Just in case you need more proof that America’s immigration policies are damaging to innovation, a new report shows that immigrant entrepreneurs have founded nearly half of America’s top venture-backed companies.
The report, Immigrant Founders and Key Personnel in America’s 50 Top Venture-Funded Companies, was released by the National Foundation for American Policy (NFAP), a non-profit research group based in Arlington, Virginia. The research was conducted by analyzing a list of 50 of America’s top private venture-funded companies, as ranked by VentureSource, a research firm owned by Dow Jones.
Among the more recognizable companies in the list with immigrant co-founders were Etsy, an online marketplace for handmade goods; Chegg, a textbook rental service; and Glam Media, an online publisher.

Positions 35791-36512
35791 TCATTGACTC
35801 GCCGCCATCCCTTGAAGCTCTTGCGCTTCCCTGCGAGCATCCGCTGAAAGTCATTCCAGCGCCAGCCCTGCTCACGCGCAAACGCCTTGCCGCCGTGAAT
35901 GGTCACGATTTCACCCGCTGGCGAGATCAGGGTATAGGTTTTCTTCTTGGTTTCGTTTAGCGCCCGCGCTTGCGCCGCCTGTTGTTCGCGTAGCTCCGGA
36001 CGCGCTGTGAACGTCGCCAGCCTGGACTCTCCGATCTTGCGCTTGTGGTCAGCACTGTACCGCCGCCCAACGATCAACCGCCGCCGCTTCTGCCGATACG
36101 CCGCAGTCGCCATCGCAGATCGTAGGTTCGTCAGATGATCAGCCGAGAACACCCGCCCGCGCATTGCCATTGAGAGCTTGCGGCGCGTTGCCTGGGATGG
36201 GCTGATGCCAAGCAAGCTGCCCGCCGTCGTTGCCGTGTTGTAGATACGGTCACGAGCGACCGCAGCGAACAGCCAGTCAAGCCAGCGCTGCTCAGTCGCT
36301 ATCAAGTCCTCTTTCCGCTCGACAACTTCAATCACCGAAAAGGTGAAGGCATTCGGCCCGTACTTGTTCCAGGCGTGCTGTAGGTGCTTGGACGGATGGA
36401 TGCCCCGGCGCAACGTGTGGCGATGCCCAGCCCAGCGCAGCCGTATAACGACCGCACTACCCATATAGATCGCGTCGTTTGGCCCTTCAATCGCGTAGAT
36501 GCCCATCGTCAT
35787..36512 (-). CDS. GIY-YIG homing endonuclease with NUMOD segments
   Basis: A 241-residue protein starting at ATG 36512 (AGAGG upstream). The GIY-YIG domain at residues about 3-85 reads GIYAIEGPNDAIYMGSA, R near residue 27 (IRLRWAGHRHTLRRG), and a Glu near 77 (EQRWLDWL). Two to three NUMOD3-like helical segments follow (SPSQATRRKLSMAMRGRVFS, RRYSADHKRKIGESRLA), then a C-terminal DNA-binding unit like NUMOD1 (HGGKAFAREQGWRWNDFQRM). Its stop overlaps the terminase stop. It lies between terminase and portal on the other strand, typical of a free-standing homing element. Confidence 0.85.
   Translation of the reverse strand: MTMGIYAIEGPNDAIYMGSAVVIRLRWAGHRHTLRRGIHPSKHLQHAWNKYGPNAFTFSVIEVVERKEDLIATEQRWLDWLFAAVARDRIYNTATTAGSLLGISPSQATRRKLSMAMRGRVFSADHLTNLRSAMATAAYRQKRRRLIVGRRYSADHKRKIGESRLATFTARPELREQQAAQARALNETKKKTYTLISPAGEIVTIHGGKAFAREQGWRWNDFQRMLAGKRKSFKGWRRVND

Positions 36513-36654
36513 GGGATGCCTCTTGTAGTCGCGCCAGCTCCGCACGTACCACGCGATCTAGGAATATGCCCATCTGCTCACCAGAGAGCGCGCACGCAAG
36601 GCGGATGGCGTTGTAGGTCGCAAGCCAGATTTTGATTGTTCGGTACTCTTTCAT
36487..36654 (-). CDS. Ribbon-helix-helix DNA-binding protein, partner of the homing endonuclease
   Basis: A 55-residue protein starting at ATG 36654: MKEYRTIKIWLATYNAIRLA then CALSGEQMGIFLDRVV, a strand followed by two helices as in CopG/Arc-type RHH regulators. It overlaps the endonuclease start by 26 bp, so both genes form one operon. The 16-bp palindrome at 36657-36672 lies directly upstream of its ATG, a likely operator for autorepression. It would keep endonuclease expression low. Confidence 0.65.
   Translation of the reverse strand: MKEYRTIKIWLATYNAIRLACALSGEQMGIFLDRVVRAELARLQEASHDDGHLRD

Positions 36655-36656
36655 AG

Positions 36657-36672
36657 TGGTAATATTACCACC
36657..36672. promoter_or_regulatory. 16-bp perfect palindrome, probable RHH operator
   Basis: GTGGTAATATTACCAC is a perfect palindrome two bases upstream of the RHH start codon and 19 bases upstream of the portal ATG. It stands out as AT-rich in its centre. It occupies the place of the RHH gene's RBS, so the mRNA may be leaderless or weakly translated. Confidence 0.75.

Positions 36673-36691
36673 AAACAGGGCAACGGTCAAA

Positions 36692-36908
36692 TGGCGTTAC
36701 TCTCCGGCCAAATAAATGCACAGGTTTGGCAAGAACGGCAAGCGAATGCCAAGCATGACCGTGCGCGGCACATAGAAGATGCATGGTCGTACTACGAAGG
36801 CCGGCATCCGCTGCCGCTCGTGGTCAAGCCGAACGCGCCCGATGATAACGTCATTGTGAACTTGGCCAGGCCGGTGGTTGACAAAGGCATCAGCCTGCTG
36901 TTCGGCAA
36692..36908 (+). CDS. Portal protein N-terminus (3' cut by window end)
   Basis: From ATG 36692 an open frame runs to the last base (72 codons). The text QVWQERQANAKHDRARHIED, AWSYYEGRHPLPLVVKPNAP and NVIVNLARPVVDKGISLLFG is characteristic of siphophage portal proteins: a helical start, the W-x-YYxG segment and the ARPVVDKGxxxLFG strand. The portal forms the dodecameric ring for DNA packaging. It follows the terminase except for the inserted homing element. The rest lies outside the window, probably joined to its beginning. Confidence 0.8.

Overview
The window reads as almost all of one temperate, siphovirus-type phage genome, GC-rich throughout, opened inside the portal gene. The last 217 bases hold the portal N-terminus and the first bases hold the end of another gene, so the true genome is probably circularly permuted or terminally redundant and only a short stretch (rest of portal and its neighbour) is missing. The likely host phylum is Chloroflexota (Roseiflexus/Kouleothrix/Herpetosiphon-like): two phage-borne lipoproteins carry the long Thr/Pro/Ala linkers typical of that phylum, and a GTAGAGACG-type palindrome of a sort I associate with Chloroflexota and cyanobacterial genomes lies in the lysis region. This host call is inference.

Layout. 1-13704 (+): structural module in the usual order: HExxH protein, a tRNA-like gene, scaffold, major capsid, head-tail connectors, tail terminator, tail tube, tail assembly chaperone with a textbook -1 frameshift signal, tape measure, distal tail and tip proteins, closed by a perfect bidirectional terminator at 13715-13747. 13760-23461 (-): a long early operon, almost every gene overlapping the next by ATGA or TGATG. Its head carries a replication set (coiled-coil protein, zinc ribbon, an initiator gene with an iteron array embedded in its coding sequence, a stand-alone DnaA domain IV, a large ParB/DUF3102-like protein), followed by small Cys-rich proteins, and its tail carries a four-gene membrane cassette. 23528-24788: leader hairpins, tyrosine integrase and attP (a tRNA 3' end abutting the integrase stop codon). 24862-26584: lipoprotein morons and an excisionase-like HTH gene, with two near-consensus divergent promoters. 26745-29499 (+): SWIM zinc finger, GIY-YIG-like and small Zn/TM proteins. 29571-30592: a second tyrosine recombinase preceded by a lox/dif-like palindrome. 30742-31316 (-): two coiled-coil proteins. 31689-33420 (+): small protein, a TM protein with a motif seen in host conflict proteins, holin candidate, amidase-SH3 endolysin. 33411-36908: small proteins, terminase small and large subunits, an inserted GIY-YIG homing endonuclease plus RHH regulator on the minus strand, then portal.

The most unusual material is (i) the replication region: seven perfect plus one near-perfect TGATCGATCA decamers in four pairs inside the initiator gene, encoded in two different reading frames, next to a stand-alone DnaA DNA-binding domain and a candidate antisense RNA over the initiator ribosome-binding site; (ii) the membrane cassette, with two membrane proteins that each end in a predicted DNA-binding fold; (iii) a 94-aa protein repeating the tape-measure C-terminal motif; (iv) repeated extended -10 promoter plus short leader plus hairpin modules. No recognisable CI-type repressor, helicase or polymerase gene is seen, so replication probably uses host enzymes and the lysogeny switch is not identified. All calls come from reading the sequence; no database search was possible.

Stuart Anderson, NFAP’s executive director, said in a call today that he decided to conduct the interviews with each of the 50 company founders to determine how many were foreign born, and to gauge the role of immigrants in today’s high-growth firms.
“If I saw that 25 percent [were immigrants] I thought that would be a significant finding,” Anderson says. “But what I found astonished me.”
Among his findings, Anderson found:
46 percent of America’s top venture-funded companies had at least one immigrant founder
74 percent had at least one immigrant holding a top-level management position (including CEO, CTO, and VP were most common)
Each company founded by an immigrant has already created, on average, about 150 job. And the companies in the study are still in their high-growth stage.
The most common country of origin for immigrant founders was India, followed by Israel, Canada, Iran, and New Zealand.